So I guess for me long story short would be that a Community episode had a balance that the heart and the absurd, you know.
I think we all knew going into this season with Dan’s departure that, you know, that it was going to be tough for a show that’s so engaged with fans, that you know, the fan reactions might be a little mixed to a new version of the show which we’ve seen.
Behind the scenes, how did you guys deal with what happened – the firing of Dan Harmon? And how do you see the show going forward?
Jim Rash: Yes, I mean, you know, I think we all knew going into it that, you know, it was going to be – and inherently no matter what it was going to be different, you know, because we also knew that in small – in a small essence of each year was different, you know.
Because it was sort of a community by design that you with each year we evolved and each (unintelligible) the show, you know, the tone that show even though knew what it was at its core and heart it was able to play with from styles to, you know, a very campus-based episode that was just character driven, you know, to bottle episode, you know, all these like the bottle episode that kind of stuff.
And so I think going into this we knew that we obviously had a bunch of new writers plus some writers who had been with us for at least a couple of seasons. And so it really was a learning curve. And that’s going to be. And we knew it was going to be. And I think for us it was sort of the pressure to be able to be a little bit more vocal sometimes like I’m not quite sure that my character or that character, you know, that this feels right. And they were always open to this dialogue as we sort of went along that learning curve.
And I do think the show has to sort of you know hopefully another season go forward and continue to sort of just find its slightly different thing if that’s what’s going to be. But my hope would be that learning curve keeps going in the direction of understanding completely the show, you know, so that we can in a way get – and I think we did as we got more into the season more things started to click and understand. And the writers who were great, you know, along with the older writers finding a place to sort of get their Community episodes made, you know — that kind of thing.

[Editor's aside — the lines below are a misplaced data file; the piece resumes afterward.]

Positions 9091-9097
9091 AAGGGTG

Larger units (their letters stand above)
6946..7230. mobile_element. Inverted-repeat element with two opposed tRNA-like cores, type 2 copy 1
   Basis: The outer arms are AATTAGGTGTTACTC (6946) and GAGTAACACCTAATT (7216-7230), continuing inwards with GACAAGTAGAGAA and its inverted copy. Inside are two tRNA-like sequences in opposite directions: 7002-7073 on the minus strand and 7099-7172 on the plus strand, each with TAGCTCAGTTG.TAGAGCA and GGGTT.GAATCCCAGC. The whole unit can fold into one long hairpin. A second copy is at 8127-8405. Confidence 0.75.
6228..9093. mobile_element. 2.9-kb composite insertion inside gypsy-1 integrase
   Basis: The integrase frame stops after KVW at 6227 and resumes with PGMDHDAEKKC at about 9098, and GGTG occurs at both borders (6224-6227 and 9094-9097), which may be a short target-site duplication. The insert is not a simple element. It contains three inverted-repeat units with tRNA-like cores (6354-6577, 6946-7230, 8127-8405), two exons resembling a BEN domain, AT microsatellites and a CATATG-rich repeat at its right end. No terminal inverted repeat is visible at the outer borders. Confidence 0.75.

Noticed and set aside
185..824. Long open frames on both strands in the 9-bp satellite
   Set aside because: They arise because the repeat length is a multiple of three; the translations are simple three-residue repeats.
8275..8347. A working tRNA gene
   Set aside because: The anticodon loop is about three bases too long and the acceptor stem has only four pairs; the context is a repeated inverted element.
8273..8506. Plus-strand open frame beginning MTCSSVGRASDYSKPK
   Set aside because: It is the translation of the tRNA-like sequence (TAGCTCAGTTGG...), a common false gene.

When you’re doing this, what’s your schedule? Because you’re acting on the show… but are you going home and working on the script at night and weekends? And also how long of a lead time did you get to write the script?
Jim Rash: Well I chose not to have a life. That was part one — be committed to it. But yes, you know, like I said earlier it’s fast, you know, as far as like, you know, I think I went in two weeks before prior to probably the what would be the table read or around the table read to start pitching some ideas and then sort of flushing out those and breaking that story with the writers. And then, you know, it was pretty fast, you know.
I usually just sort of for this particular one just sort of intense cranks over the weekend, you know, so that, you know, I’d have more time to hone. Because I think the main thing is, you know, the faster you go the more chances you can have more time to sort of, you know, rewrite and hone for that table read, you know. So I knew that at least getting a draft as fast as possible.
So it goes pretty fast. But you know sometimes the fun of it is just knowing that you have a cut off. You know, whether it’s self-imposed or not I like to go, “all right I have to go get this done by you know, Monday.”
So there’s no other choice. And then you just decide, “Okay I won’t go outside.” So it’s fast.
When you guys were actually filming the episode, did the cast ever want to change a line or had some suggestions for you?
Jim Rash: Oh, yes. Absolutely. You know, because I think, you know, everyone’s going to – you’re going to do your best, but there’s always going to be something that might, you know, they might find a better way in or have an option or improvise a better plot into a scene, absolutely.
I think it’s – at that point it’s – I don’t need to be like a militant about any of my precious words. They don’t need to be. And I think even with the director it’s sort of like a – sort of becomes more community in that sense. Plus the other fact when I was in the scene, you know, that sort of was a great to have to use more as a guiding post. Because you know, for anything else you’re sort of sitting with her behind a monitor watching them and chiming in if you have something that you want to get or try another take with a different version or a new line that, you know, might work better.
But so it really is – you sort of have to wear both hats. And so when I was doing Dean and stuff I was able to like sort of take a step back and let her guide what we got. You know, that kind of thing.